“Tainted as ‘terrorists’ and stripped of their livelihoods, a large swathe of people in Turkey are no longer able to continue in their careers and have had alternative employment opportunities blocked.”

    May 12, 2017

    Responding to the ongoing detention of Oğuz Güven, the web editor of the prominent Turkish newspaper Cumhuriyet after he was taken into police custody this morning, Andrew Gardner, Amnesty International’s Turkey Researcher, said:

    “Since their crackdown on the media escalated dramatically following the coup attempt last July, the Turkish authorities have been relentless in their hounding of Cumhuriyet, which is now one of the country’s last remaining opposition newspapers. 12 Cumhuriyet staff members are currently held in prison pending trial, and Oğuz Güven’s detention is yet another demonstration of the authorities’ intent to stamp out independent journalism for good.

    “Reports that Oğuz Güven was apparently detained on the basis of a single headline reflect the terrifying new reality for journalists in Turkey, where one word out of place can get you locked up. His detention is another dark day for media in Turkey, which since last year, has held the disgraceful record for being the world’s biggest jailer of journalists.”

    Background

    May 02, 2017

    Top journalists, cartoonists and world-renowned artists have joined a campaign to demand the release of more than 120 journalists jailed in Turkey following last summer’s coup attempt and an end to the ruthless crackdown on freedom of expression in the country.

    The campaign, which has attracted 250,000 supporters since February, will see protests in cities around the world timed to coincide with World Press Freedom Day and the publication of an Amnesty International briefing, Journalism is not a crime: Crackdown on media freedom.

    “A large swathe of Turkey’s independent journalists are languishing behind bars, held for months on end without trial, or facing prosecution on the basis of vague anti-terrorism laws,” said Salil Shetty, Amnesty International’s Secretary General.

    “Today our thoughts are with all journalists who are imprisoned or facing threats and reprisals, but our particular focus is on Turkey where free expression is being ruthlessly muzzled. We call on Turkey’s authorities to immediately and unconditionally release all journalists jailed simply for doing their job.”

    April 25, 2017

    Reacting to the Parliamentary Assembly of the Council of Europe vote to reintroduce full monitoring of the ‘functioning of democratic institutions’ in Turkey, Andrew Gardner, Amnesty International’s Turkey researcher said:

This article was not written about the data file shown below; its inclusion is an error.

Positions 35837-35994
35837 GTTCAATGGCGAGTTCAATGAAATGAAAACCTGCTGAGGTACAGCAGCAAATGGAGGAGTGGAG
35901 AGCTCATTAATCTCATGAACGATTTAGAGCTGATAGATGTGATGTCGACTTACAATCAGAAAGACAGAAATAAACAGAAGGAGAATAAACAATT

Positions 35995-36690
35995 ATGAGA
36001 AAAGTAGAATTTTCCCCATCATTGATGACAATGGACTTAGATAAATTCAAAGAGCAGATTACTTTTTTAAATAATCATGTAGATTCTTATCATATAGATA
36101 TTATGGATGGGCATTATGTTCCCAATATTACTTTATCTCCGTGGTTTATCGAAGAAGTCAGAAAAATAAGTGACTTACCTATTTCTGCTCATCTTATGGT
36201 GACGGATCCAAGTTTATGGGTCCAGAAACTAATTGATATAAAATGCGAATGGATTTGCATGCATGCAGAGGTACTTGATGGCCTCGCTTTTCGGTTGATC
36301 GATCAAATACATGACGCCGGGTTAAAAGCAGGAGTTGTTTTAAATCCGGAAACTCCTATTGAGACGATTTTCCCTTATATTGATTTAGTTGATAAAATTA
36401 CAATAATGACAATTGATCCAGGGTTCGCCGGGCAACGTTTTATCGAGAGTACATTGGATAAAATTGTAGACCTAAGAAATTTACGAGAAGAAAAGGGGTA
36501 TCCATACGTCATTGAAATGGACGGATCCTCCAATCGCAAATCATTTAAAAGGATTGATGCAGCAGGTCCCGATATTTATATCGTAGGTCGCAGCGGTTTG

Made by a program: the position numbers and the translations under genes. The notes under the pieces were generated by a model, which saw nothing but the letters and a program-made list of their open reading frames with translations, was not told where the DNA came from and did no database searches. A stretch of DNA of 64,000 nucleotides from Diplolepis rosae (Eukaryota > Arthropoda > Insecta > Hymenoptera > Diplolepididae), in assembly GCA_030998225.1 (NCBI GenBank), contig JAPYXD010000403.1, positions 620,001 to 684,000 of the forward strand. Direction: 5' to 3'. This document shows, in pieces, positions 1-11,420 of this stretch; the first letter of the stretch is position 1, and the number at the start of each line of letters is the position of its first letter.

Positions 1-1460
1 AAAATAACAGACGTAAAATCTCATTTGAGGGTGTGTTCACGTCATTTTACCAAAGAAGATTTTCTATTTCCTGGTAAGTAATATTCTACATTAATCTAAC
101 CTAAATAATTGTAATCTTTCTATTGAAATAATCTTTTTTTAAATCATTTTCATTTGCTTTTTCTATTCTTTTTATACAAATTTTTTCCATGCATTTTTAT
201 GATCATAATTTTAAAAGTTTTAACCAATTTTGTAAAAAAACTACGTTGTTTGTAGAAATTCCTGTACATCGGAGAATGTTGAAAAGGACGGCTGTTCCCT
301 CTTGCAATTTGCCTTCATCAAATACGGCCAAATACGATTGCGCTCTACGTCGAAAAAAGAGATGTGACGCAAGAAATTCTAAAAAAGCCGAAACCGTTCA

“This welcome decision sends a clear and powerful message that Turkey must end its crackdown on human rights.

    “With this vote, the Parliamentary Assembly of the Council of Europe has made it clear to the authorities that human rights cannot be trampled underfoot without scrutiny and ultimately consequences.

    “It sends a strong signal to Turkish civil society, journalists and victims of human rights abuses that the Council of Europe is willing to use all the available tools to bring Turkey back to compliance to the commitments it signed up to when it joined the organisation.”

    On 3 May World Press Freedom Day, Amnesty International will turn the spotlight onto Turkey’s treatment of journalists, calling for their release from pre-trial detention.

    Background

    April 21, 2017

    #FreeAJStaff support new #FreeTurkeyMedia campaign

    The three former Al Jazeera journalists imprisoned in Egypt for more than 400 days have joined thousands of other journalists, artists and activists in an Amnesty International campaign to demand the release of more than 120 journalists jailed in Turkey in the wake of last summer’s failed coup.

    Mohamed Fahmy, Peter Greste and Baher Mohammed added their voices to the Free Turkey Media campaign which will culminate in a global day of action on World Press Freedom Day, 3 May.

    “In the purge that followed the failed coup, Turkey has become the world’s biggest jailer of journalists. Many have been held for months and still have no idea of what they’ve been charged with,” said Gauri van Gulik Amnesty International’s Deputy Europe Director.

    March 30, 2017
    Spokespeople available Journalists urged to support #FreeTurkeyMedia campaign

    As US Secretary of State Rex Tillerson visits Turkey to meet with President Erdoğan and others in Ankara today, Amnesty International’s Deputy Director for Europe and Central Asia, Gauri van Gulik said:

    “During his visit, Secretary of State Tillerson cannot ignore the fact that Turkey is the world’s biggest jailer of journalists. Nor should he overlook the plight of the more than 100,000 public sector employees, dismissed after the coup and the estimated half-a-million people displaced amid military operations and curfews in the south-east.”

    “He should urge President Erdoğan to release journalists currently being held on pre-trial detention and call for an end to the ongoing crackdown against perceived government critics. Failure to do so sends the wrong message about the need to respect human rights and is a missed opportunity to remind the Turkish authorities that journalism is not a crime.”

    +++++++

    March 10, 2017

    "Now I know they jailed me to teach me a lesson - and that lesson, I learnt it."

    Celebrated novelist Aslı Erdoğan

    Turkey has earned an accolade which holds no glory: according to the Committee to Protect Journalists, it is the biggest jailer of journalists in the world.

    Globally, one third of all imprisoned journalists, media workers and executives are in Turkey’s prisons, with the vast majority among them waiting to be brought to trial.

    Some have been languishing in prison for months. An ongoing state of emergency was declared in July, following a violent coup attempt, blamed by the President and the government on those loyal to the cleric Fethullah Gülen. Journalists have been targeted in an unprecedented crackdown on all strands of opposition media.

    Coupled with the closure of more than 160 media outlets, the message - and the resulting effect on press freedom - is clear and disturbing: the space for dissent is ever-shrinking and speaking out comes at an immeasurable cost.